No matter what the Winograd report says about Olmert, Netanyahu and the Likud will call for his resignation and new elections. That is the strategy set during recent meetings in the Likud chairman's office. The next few months will bring some tough tests for Netanyahu as well: His nightmare scenario is that Olmert survives and Ehud Barak is elected Labor Party chairman and appointed defense minister. At the same time, a new minister is brought in to head the treasury and the domestic political scene calms down. Alternately, Olmert goes, Vice Premier Shimon Peres takes the reins, Barak or MK Ami Ayalon (Labor) gets the Defense Ministry, Haim Ramon or Roni Bar-On (both from Kadima) takes over at Finance, and everything calms down for at least a year. Either option would sentence Netanyahu to an extended sojourn in the opposition wilderness. Even the optimistic polls could be turned on their heads.
In the meantime, without elections, Netanyahu will have nothing to do but ponder what would happen if there were elections. About two months ago, he spoke to a mutual friend of his and Barak's. If there are elections, the friend said Netanyahu told him, then I become prime minister; do you think Ehud would agree to be my defense minister?
The mutual friend said he thought there was a chance, and put the question to Barak a few weeks later. Barak didn't rule out the possibility; he doesn't have an "I'm the commando unit head and I won't serve under someone who served under me" complex. Barak also said that if he were elected prime minister, he certainly sees Netanyahu as his foreign minister. Barak and Netanyahu, said the mutual friend, see eye to eye on 80 percent of the issues.
But Barak has not been elected yet and he faces a tough fight against Ayalon. Until recently, Netanyahu thought Barak would win the Labor primaries, and is surprised that his lead is not greater. Netanyahu expects the main struggle will be between Likud and Labor in the next election, with both parties fighting for the votes of Kadima, the defunct Shinui party and the Pensioners Party, which is expected to disappear from the scene. In order to improve his chances of winning these centrist votes, Netanyahu is making an effort to bring in new faces, although that also includes those, such as Dan Meridor, who left the Likud because of him.
For his part, Barak is preparing for his first public test since the Labor campaign began: the rally next Thursday in Rabin Square. The rally preents quite the headache for Barak, whose primary rival, Ayalon, has confirmed his participation. If the assembly calls on Olmert to resign, then Ayalon, just by dint of being there, will have disqualified himself from joining an Olmert government if he is elected Labor chair; the same holds true for Barak, if he attends. But if Barak does not go, then his absence will be interpreted as an expression of approval for Olmert, which could in turn affect his chances in the Labor primaries next month. Barak is mulling the issue over and is not expected to decide until the last minute.
Sami Shoshan leaned on the long table and cast an experienced eye over the crowd wandering around the Defense Ministry lawn as Independence Day came to a close. He knew many of the guests at the party thrown by his brother-in-law, Amir Peretz: Labor Party activists, Peretz's soldiers in the primaries. They were the real, if undeclared, reason for the event. Of the 5,500 invited guests, 2,500 came - and about 2,000 of them were Laborites. The rest were journalists and various and sundry others, including an occasional army officer in uniform. This used to be their party, held in their honor and on their behalf. Not anymore, not in the Peretz era.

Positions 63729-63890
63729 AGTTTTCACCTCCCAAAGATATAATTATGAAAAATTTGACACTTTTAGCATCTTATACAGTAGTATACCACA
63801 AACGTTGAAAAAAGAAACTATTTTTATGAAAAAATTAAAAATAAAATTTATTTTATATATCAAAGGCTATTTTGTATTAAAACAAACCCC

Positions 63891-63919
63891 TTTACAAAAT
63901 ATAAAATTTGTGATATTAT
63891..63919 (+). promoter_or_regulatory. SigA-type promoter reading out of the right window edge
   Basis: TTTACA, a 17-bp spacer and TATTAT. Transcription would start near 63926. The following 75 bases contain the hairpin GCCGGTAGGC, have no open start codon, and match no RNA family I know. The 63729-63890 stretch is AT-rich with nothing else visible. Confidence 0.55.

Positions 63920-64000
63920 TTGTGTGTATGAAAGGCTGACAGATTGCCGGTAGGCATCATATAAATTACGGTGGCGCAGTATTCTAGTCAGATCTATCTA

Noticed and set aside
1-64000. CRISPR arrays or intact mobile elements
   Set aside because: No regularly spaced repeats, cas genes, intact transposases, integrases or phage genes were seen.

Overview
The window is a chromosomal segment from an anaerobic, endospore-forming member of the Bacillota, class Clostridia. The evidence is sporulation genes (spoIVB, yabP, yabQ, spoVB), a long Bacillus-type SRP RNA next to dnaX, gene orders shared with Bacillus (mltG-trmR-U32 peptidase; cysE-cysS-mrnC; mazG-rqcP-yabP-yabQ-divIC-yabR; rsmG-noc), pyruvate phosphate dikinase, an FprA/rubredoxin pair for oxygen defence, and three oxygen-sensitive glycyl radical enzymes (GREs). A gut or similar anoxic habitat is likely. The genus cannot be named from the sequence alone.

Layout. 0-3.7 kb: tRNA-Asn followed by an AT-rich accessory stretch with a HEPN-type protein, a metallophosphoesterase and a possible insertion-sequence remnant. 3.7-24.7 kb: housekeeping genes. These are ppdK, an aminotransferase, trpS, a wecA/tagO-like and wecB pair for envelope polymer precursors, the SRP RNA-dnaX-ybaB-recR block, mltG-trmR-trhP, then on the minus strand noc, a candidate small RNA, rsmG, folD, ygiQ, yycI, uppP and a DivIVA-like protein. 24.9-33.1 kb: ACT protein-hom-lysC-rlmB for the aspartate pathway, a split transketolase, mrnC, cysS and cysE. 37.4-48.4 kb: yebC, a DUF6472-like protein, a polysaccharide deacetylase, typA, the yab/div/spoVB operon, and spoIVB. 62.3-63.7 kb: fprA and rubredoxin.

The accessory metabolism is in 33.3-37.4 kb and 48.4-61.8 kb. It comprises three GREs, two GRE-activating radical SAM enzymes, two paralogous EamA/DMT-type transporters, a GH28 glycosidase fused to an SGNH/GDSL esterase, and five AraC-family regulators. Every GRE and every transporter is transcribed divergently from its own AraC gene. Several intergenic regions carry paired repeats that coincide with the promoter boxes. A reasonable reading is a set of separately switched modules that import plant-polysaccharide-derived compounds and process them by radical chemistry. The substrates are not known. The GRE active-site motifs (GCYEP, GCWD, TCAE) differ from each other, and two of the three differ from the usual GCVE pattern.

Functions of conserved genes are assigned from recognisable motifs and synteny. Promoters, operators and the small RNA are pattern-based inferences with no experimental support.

Shoshan, who is married to a sister of Peretz's, is an important man for the Peretz activists; he is considered the defense minister's closest confidant. "Our people are concentrated in the South, in the North, in the moshavim," said Shoshan. "On May 28, 90 percent will come out to vote [in the Labor primaries]. The regular voter turnout for the party is 60 percent. This way, we'll finish it off in the first round. And if not, then in the second round. Against Barak, I hope. We'll mention what a failed prime minister he was. How he went off to make money. We know why they are riding Amir - it's because he's from Sderot, not the kibbutzim. He didn't study at Kadoorie [Agricultural School], he's not connected. That's how he was elected in the past and that's how he'll be elected again."
Nonetheless, Shoshan is asked, hasn't everyone abandoned Peretz? "Who's everyone?" he asks, furrowing his brow.
What about Yuval Elbashan, the founder and director of the Center for Clinical Legal Education for Human Rights and Social Responsibility at the Hebrew University of Jerusalem? "'Bashan," said Shoshan, snorting in contempt. "'Bashan didn't understand that you can't carry out a revolution in half a year."
And Labor MK Shelly Yachimovich? "Shelly?" he said. "Shelly's abandoned? Shelly hasn't abandoned [us]."
Well, what about poet Natan Zach, who supports Laborite Ophir Pines-Paz? "Natan Zach is a media mistake," Shoshan proclaims. "He's with Amir."
"When Amir wins, he'll demand the treasury," Shoshan constinued. "And if Olmert doesn't give it to him, he will be an excellent opposition leader. I told him after the elections, 'Don't join [the government].' Out of responsibility, he joined. And of course there were the prostitutes. The prostitutes of the party, the ones who wanted to be ministers at any price. They forced him."
The defense minister himself stood 60 meters away and embraced his supporters. For them, he's still the winning card. The same couldn't be said about how a visiting American Israel Public Affairs Committee delegation views Peretz. When major AIPAC donors arrived in Israel on Independence Day, they met with three public figures: Olmert, Livni and Peres. They didn't even ask to see Peretz. For them, he's history. In Peres, who will be celebrating his 84th birthday in three months, they see a young man with a future ahead of him.